We can see that similar to the previous graph of the S6 MKI Sport Pro kit, the MKII kit is making slightly more peak power than the Polini Sport kit *and* making it at lower revs. This means it will do at least everything that the Polini Sport can do and firmly fits the criteria definition of a 'sports' cylinder. If we left the standard Piaggio CDI fitted the revs would be limited to 10000-10500rpm and it would then become almost identical to the Polini Sport kit (albeit a more powerful version of it), we could probably even run it with a standard crank... but we can also see that above 10,500rpm Stage6 power curve is much wider meaning that it would be capable of achieving a much higher top speed than the Polini kit as the revs will still be increasing long after the Polini kit has run out of power due it dropping out of its powerband as the rpm increases.
But what of the Stage6 15hp claim? Well let's see what happens when we fit a more highly tuned exhaust.
The following graph shows the same graph again but additionally with the same kits run up with a Stage6 Pro Rep pipe and Yasuni C20 exhaust to represent a wide spectrum.
Once we get past the level of mild sports tuning these Yasuni exhausts really do start to excel, there really is nothing that comes close. The Stage6 Pro Replica and Stage6 Pro perform very well with anything that likes to rev high and are a very good buy and good second choice if you are on a budget, but ultimately the Yasuni exhausts always steal the show. To be fair we probably should have tried an R1200 Stage6 exhaust, that might have have been more interesting!
If you look at the Polini Sport results you can see that no matter which pipe you fit you can't really get the peak power any higher than when it was running at a 9,500rpm with a humble Leo Vince ZX pipe.
Compare this to what happens when we fit the Yasuni C20 exhaust to the Stage6 Sport Pro MKII kit... although it ran perfectly well as a sports cylinder, with a high end Yasuni pipe fitted the beast has awakened! We are now running with a very significant increase in power and the scooter is revving close to 14,000rpms which represents a massive increase in overall top speed. This isn't for everyone and certainly not suitable for everyday use, but the potential is there if you want it.
But it's still not 15hp, so where did they get that from ? Well power quotes usually refer to the power which is being generated at the crankshaft (it is after all the engine power which is being quoted), and a rolling road dyno can only show the power being developed at the rear wheel. The transmission system, wheel, gears etc. sap in the region of 17% of the engine power. For meaningful testing we have to use a specially designed toothed belt drive system to obtain proper power curves (you can't really do any indepth engine power testing with the variator fitted). The system causes an additional small but relevant power loss. In a moment when we remove it and refit the variator we see the peak power jump a little up to 12.5hp at the rear wheel. 12.5hp before ~17% drivetrain losses gives us 15.1hp at the crank. We can see therefore where the quoted figures have come from as we have achieved this straight out the box without any really tweaking or playing about. It should also be noted that this is an air-cooled cylinder kit, if we had used a liquid cooled Piaggio moped we should have seen an improvement of at least 2hp. Normally if you remove the cooling fan from an a/c Piaggio it will immediately run 1-2hp higher. Obviously it wouldn't last long like this but it goes to show how much more efficient it is to turn a water pump impeller rather than a large fan!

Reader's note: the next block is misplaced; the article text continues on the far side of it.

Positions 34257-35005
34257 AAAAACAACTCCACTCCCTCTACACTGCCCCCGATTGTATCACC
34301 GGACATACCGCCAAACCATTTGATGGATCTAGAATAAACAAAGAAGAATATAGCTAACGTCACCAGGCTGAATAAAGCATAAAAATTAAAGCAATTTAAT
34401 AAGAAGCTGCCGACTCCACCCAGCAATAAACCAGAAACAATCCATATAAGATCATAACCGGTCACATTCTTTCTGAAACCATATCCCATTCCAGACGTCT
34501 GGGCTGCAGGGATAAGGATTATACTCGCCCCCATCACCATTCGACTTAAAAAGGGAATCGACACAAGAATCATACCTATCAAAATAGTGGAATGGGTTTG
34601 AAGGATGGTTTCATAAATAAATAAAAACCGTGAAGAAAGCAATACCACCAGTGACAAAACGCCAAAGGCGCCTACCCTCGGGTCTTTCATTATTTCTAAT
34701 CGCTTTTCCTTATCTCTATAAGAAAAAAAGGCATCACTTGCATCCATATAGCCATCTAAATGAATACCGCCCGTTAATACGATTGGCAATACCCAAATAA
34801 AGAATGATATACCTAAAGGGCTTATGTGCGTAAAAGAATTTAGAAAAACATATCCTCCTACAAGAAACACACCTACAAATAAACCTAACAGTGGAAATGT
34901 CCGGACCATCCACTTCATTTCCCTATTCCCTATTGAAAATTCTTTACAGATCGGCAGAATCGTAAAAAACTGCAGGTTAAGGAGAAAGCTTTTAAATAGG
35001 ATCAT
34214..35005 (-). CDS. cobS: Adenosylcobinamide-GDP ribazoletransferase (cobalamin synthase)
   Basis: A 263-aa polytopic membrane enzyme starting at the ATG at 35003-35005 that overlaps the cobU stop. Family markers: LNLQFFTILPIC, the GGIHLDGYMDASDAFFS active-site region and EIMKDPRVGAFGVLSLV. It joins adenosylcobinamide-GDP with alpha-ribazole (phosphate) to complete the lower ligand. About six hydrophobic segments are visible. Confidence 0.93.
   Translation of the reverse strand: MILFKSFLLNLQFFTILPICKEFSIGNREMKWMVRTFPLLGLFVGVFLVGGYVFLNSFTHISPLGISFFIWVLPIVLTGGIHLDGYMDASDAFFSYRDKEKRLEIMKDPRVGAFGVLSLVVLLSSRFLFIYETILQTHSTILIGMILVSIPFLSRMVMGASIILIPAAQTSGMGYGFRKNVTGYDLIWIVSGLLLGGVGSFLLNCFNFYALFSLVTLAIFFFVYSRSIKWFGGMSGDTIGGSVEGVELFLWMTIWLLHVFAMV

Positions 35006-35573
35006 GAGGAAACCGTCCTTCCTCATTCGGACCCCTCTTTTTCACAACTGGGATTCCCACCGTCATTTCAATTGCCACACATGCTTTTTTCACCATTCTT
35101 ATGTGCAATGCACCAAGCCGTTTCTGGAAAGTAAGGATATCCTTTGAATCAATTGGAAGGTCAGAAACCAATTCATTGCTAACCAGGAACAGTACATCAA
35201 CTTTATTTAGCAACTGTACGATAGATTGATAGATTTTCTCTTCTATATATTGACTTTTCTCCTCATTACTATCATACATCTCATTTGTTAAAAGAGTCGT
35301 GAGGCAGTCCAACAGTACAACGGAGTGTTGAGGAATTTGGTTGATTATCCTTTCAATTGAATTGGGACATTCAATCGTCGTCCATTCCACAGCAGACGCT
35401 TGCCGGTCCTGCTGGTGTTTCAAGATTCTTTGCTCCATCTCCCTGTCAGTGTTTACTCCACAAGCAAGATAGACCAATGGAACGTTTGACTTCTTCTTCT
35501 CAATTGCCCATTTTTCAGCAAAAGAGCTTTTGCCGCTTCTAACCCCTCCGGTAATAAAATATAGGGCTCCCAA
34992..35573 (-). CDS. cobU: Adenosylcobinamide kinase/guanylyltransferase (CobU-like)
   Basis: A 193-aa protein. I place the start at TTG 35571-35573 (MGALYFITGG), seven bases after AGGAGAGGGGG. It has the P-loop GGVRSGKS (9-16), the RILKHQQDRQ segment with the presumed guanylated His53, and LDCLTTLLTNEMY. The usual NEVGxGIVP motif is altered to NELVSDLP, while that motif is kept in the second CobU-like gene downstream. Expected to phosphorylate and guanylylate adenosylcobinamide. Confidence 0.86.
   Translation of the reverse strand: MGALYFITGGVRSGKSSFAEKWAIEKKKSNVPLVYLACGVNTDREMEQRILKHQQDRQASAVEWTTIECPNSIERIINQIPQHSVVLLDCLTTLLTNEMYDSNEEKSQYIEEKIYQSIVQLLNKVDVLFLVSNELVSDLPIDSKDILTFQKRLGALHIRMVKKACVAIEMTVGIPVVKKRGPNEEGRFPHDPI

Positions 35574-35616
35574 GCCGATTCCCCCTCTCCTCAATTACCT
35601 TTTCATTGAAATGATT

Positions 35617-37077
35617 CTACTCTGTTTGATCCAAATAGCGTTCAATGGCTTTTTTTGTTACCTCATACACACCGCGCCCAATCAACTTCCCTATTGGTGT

The following is a complete graph for the Stage6 Sport Pro MKII with all the pipes we tested...
Just to remind ourselves, here are the test results we saw previously with everything the same except using our Polini Sport (ported to copy the Corsa ports) instead of the Stage6 cylinder.
To put things into context we refitted the variator and set it up roughly without spending more than 15 minutes on it. In the graph below our Piaggio Zip is shown as it performs now compared to how it was at the end of the last blog
The Yasuni C20 pipe is a bit intense for every day use so we used the Yasuni C16 again.
It should be noted that for these sorts of runs we use a load cell dyno which can be programmed to accurately replicate real life results including wind drag. At higher speeds wind drag becomes very significant as speed increases (the increase in drag increases as a square of the increase in speed) and without these compensations we find results are not always replicated reliably in real life.
For the Polini kit the scooter was setup reasonably well which you can see from the horizontal line which shows that the full peak power was available across almost the entire speed range. For the Stage6 cylinder kit it hasn't been setup so well, over 12hp is available between 30mph and 50mph but it drops down to around 10hp at higher and lower speeds. This missing power is due to the transmission not being setup as well as it could be and is referred to as 'free power' as it should be possible to regain much of it simply by setting the scooter up better. We will cover this in a future blog!
Regardless of this our little moped is now significantly more lively. 12.5hp on such a small light air-cooled moped is enough to effortlessly power wheelie and because of the high over run of the cylinder when coupled to the Yasuni pipe we are seeing very close to a genuine 80mph with just a basic gear kit fitted.